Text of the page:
Lean in close. We have a secret to share.
It's about a regal beast
that roams the Northland –
still king of its domain.
So if you promise not to tell, we'll let you in on our secret.
Here's 9 reasons why wild bison are a wonder of the Northwest Territories:
Wood bison are dark brown to nearly black, with a huge head, a pronounced muscular hump, and a shaggy mane of soft hair on their shoulders and forelegs. Males' horns are short, dark and curve inward; females' are straighter. Both sexes moult twice per year, in spring and fall.
It’s common to see newborn red calves among the herd. Their mothers, having been impregnated during the fall rut, gestate for up to 300 days before giving birth in late spring. They usually bear two calves every three years. Wolves are the baby bisons’ main predator. In rare instances, travellers have witnessed wolf packs stalking bison calves.
Another 700 wood bison inhabit the Mackenzie Bison Sanctuary near Fort Providence. They are frequently seen browsing along Highway 3, or even lounging in the middle of the road. Indeed, travellers are warned to drive with caution, as crashes involving bison are not uncommon.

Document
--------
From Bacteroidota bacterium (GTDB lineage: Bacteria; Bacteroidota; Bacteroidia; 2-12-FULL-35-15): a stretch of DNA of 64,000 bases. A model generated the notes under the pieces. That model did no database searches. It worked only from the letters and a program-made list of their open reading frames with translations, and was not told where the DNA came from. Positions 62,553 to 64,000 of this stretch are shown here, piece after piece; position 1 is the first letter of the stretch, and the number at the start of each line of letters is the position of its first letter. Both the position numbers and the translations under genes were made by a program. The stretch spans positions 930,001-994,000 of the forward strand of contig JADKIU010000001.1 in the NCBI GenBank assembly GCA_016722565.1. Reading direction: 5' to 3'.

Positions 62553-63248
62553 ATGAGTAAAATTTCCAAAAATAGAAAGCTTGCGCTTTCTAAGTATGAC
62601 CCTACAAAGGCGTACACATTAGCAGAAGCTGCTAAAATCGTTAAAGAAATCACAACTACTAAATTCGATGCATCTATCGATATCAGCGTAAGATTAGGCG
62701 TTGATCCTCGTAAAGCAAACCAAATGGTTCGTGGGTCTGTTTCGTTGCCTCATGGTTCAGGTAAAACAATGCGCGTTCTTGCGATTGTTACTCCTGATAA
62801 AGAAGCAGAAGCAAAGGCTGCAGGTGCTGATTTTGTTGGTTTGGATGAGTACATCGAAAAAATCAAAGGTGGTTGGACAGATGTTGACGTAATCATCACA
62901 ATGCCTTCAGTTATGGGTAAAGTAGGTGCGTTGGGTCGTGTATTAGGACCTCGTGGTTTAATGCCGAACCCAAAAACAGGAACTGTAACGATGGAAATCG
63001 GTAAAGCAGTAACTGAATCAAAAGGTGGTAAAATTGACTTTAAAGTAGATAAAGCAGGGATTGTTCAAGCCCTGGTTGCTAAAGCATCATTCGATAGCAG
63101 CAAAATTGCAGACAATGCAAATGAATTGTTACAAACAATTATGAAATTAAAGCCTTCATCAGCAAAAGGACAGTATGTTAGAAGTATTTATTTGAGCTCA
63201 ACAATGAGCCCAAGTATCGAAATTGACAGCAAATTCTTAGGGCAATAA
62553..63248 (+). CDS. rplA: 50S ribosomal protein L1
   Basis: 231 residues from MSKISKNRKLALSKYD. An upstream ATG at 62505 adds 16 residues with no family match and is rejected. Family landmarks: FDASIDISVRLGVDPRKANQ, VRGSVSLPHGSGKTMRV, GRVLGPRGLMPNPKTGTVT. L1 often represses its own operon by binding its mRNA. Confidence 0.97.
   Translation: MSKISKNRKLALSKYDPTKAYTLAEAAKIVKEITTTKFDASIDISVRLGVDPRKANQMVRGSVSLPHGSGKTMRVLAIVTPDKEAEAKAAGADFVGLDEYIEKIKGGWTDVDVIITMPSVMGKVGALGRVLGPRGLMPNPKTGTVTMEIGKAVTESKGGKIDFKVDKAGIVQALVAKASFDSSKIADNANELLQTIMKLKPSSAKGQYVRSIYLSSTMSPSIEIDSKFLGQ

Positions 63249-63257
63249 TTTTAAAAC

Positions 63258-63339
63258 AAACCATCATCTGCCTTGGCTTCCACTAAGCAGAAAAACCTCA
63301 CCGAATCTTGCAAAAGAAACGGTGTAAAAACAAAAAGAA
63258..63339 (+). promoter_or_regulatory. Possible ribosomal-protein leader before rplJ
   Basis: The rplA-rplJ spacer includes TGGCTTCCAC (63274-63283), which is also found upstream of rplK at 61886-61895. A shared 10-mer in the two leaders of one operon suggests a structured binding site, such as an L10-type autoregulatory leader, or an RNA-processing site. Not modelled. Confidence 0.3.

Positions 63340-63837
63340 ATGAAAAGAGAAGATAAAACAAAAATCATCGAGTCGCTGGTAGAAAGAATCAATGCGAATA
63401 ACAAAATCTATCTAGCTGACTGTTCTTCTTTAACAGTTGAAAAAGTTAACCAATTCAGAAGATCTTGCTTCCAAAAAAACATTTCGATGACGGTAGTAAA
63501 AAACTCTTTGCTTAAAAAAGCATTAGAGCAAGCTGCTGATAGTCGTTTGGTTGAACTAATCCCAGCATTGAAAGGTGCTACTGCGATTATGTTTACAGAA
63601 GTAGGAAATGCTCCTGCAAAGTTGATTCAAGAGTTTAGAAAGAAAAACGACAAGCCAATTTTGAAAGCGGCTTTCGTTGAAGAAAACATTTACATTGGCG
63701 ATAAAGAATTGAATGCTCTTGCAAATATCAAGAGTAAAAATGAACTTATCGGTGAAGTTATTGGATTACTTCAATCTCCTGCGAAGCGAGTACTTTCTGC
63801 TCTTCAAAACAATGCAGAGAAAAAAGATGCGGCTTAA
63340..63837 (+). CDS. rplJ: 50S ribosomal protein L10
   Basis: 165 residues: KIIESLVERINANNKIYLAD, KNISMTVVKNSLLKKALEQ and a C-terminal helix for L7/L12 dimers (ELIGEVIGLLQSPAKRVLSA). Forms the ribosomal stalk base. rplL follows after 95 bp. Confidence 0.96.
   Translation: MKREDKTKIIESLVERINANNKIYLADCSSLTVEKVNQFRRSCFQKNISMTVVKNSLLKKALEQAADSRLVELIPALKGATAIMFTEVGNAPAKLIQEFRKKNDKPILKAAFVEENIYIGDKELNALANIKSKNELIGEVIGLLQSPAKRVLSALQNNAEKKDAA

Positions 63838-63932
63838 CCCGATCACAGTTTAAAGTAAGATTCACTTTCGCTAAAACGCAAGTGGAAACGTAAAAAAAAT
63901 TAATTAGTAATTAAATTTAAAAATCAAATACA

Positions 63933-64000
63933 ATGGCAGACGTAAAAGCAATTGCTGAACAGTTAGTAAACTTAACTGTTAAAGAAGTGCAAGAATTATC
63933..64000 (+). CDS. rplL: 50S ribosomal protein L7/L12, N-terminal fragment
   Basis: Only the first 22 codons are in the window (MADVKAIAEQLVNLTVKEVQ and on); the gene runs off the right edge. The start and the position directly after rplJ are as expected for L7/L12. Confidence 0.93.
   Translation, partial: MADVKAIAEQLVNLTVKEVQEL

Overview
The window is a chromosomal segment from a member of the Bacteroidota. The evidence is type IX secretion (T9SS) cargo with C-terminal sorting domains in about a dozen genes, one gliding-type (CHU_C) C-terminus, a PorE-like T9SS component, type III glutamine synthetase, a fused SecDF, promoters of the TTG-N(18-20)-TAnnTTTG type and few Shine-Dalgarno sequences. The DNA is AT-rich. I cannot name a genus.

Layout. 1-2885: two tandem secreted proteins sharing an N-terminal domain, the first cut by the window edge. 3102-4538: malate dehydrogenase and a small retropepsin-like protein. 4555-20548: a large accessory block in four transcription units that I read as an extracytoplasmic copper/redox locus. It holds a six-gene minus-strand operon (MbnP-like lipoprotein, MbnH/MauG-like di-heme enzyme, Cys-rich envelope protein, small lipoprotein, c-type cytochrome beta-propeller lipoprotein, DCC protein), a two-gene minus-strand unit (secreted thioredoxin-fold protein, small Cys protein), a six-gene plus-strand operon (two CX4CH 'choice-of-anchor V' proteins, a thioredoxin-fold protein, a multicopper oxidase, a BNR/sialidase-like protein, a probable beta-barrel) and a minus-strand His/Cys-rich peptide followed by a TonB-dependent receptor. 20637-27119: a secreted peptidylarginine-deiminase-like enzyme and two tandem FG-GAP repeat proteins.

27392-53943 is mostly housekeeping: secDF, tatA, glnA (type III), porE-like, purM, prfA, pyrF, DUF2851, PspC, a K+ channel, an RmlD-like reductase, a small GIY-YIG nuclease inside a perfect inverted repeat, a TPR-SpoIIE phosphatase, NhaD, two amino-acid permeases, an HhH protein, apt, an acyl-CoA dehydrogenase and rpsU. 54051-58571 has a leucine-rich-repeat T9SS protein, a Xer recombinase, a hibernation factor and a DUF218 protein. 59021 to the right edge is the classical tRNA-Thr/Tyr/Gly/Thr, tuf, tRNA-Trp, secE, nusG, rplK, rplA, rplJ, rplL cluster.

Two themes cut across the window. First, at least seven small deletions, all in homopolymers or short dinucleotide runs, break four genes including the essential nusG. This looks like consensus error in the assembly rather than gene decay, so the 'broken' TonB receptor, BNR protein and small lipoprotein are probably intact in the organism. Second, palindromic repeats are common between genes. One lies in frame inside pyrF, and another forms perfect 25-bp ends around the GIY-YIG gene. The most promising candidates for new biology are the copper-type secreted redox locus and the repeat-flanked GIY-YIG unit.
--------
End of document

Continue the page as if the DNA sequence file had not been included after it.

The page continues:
Bison are generally unafraid of people, and sometimes wander freely right in town. In the communities of Fort Providence and Fort Liard they often stroll the streets and browse in gardens. When they become too much of a nuisance, local “bison wranglers” on all-terrain vehicles shoo the animals out of town.
Learn more about the wood bison and other wild creatures of the spectacular Northwest Territories by checking out our wildlife- and nature-viewing tours and attractions.